In the first of this blog series, Padeda takes a closer look at the latest global research and the action companies can take for long term sales performance sustainability

As sales leaders, we’re all too aware of the detrimental impact of inefficient sales processes and the knock on effect on overall team performance. Yet, it seems many companies are still not getting it right. In fact, according to the latest CSO Insights research into 900+ global sales companies, a staggering 80% of organisations use sales processes that lack the rigour needed to drive the business. A surprising statistic given that the concept of sales processes is not exactly a new revelation.

If we look at it in a positive light, that 80% figure doesn’t mean those companies have failing operations. We know that because the same research also shows that the majority of sales organisations do make their numbers. On the face of it, it looks like sales machines are running pretty well. For example, revenue and quota attainment were up for the third year in a row, both increased by 7%. However, when we delve deeper into the next layer of numbers measuring the percentage of sales people who are successful, win rates and conversion rates were completely flat compared to last year’s figures. Also, adherence to many key sales best practices remains low with leading indicators such as seller retention, customer retention and customer relationships all in decline.

The fact that revenue and quota attainment increased cannot be taken in isolation, as it’s clear those headline figures don’t tell the full story. The study revealed that half of the deals that are forecasted to close fail and customer retention has decreased as seller attrition increases. What these indicators suggest is that strong economic growth is the variable that powers sales organisations. So, when the economic outlook is less rosy what happens then? The performance is not sustainable during the long term and many companies are leaving themselves vulnerable. Hence the need for more companies to join the top 20% and truly excel at sales processes.

For organisations that fall into the other category, they may still be making their numbers – but why settle for a B grade when you could consistently be getting A*? Their sales machines are working in the short term yet if they’re based on weak foundations they are not performing to their best potential. What we need to do is take a closer look at the fifth who do achieve ‘world-class’ status and how they operate differently.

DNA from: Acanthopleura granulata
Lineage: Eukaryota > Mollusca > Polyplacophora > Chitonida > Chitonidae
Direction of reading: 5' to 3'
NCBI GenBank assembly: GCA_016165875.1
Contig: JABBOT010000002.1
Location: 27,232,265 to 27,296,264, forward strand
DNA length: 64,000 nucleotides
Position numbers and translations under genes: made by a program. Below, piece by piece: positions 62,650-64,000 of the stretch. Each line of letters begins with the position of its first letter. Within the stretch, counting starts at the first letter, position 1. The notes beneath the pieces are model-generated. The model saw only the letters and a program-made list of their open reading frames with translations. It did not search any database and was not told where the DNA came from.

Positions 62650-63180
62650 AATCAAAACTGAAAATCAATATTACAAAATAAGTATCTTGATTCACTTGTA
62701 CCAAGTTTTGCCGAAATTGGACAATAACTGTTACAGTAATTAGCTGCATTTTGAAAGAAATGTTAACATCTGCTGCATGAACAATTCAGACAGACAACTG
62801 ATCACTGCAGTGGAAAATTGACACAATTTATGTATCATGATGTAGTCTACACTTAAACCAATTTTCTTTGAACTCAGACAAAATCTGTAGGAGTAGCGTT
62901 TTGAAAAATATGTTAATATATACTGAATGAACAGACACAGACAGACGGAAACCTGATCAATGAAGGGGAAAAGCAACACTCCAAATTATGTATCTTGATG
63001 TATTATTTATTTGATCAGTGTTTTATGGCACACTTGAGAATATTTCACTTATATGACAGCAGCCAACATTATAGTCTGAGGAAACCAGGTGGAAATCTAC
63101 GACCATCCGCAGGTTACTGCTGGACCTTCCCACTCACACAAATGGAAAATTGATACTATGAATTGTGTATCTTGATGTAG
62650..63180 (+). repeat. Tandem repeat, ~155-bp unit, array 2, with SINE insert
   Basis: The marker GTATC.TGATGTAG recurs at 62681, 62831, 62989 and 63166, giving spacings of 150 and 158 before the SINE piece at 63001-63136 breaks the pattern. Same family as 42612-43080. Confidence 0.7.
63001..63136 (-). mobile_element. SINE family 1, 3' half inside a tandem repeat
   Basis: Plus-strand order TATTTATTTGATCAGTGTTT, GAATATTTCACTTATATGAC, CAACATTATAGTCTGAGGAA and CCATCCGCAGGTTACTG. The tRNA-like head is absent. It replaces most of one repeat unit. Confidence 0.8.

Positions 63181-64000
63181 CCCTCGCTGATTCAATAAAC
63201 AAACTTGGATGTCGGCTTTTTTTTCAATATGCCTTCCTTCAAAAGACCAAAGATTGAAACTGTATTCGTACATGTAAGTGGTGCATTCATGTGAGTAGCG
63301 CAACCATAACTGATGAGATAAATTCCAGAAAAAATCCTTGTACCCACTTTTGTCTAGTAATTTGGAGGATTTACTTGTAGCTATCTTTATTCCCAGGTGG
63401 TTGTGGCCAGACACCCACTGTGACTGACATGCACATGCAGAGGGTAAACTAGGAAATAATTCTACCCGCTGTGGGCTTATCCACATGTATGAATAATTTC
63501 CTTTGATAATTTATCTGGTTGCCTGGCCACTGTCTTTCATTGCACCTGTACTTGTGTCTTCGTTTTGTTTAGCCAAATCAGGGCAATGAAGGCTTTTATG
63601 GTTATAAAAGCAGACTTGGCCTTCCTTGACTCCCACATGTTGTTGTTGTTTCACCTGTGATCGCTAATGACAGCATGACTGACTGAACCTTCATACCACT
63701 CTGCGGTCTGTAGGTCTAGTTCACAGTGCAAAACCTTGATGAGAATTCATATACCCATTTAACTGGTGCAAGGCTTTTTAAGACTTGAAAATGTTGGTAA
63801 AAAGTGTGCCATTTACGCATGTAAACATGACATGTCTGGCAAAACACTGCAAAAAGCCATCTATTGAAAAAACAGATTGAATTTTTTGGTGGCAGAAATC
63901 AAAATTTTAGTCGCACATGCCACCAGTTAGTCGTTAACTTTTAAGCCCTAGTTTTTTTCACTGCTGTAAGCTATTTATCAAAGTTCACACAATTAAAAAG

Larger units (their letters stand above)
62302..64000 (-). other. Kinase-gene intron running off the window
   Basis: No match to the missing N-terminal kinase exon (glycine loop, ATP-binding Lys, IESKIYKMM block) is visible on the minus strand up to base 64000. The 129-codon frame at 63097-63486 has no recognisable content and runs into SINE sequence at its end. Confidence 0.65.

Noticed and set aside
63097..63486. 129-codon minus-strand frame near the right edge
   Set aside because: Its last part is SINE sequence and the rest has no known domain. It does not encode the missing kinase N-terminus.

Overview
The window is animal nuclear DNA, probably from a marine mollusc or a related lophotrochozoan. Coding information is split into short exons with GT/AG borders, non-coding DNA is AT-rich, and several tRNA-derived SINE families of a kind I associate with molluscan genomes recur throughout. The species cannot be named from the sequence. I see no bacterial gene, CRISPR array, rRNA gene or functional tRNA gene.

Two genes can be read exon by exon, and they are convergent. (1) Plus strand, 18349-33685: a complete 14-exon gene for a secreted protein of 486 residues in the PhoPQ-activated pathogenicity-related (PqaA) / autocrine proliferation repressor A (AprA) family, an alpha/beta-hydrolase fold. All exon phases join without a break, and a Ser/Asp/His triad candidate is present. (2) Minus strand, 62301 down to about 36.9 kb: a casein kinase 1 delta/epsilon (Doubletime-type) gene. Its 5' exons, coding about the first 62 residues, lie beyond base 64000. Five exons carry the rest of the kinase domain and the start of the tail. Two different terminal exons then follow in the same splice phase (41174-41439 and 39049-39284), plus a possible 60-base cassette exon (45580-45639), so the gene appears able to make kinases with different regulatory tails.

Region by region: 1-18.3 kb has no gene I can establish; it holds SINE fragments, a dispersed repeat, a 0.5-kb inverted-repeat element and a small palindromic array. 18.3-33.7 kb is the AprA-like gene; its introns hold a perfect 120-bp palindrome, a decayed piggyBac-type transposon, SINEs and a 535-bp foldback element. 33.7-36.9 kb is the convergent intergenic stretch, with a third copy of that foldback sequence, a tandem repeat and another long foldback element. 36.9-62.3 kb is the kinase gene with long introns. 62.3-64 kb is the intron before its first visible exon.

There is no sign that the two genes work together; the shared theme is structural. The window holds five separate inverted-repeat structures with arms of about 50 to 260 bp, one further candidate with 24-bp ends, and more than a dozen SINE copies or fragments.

One common thread running between the higher performers is their steadfast focus on sales transformation initiatives. Having a robust sales system and properly defined sales processes are essential for future durability. According to the CSO Insights research the main hurdles facing sales leaders are inefficient internal operations, inefficient sales process/methodology and organisational misalignment. The most successful organisations have sales systems that align their functions, processes and strategies around building and growing relationships with clients.

While many of the 80% will probably have defined sales processes, one critical point is that the process needs to be aligned to and derived from the customer path – from making a decision, awareness, buying and ultimately implementation. When a process has been defined internally, it will not be effective – it has to track the buyer’s journey in order to maximise engagement. Every piece of research shows that customers demand value and want to work with organisations that can see beyond the deal. A defined sales process will help to cut through the complexities of engagement and provide direction to teams on how to effectively execute their approach.

Aligning each step of the sales process to the customer path will support sales teams to initiate and manage opportunities and grow relationships. The CSO Insights research also showed that many companies feel their seller practices need to be significantly improved. Evidently, out of the list of 16 seller practices highlighted, the majority of sales leaders said they were being performed ‘worse’ than five years ago. Most organisations say their opportunity management (66%) and account management (60%) needs improvement or major redesign.

The reason sales leaders cite is down to increasing complexity. External pressures are mounting with average figures showing the buying cycle is 5+ months, there are 6.4 decision makers involved, the markets are blurring and competition is intensifying. The general view seems to be that investing in new sales people and technology will solve the problem. However, rather than simply bringing additional costs into the system, another key area that needs addressing is performance support to help cross-functional teams redefine their approach.

Currently, sellers spend less than one-third of their time selling, and managers spend twice as much time on internal work as they do on coaching. Support in terms of training, coaching, content and communication will enable teams to effectively and efficiently execute the customer engagement approach.

These are some of the major areas of consistent focus for those companies that are classed among the top fifth.

1) They define their sales process
2) Derive it from the customer path,
3) Implement it,
4) Integrate it with technology and, more importantly,
5) Ensure their people know how to use it.

Just making the numbers might be sufficient in the short term. But every organisation has the ability to excel and sustain it for the long term.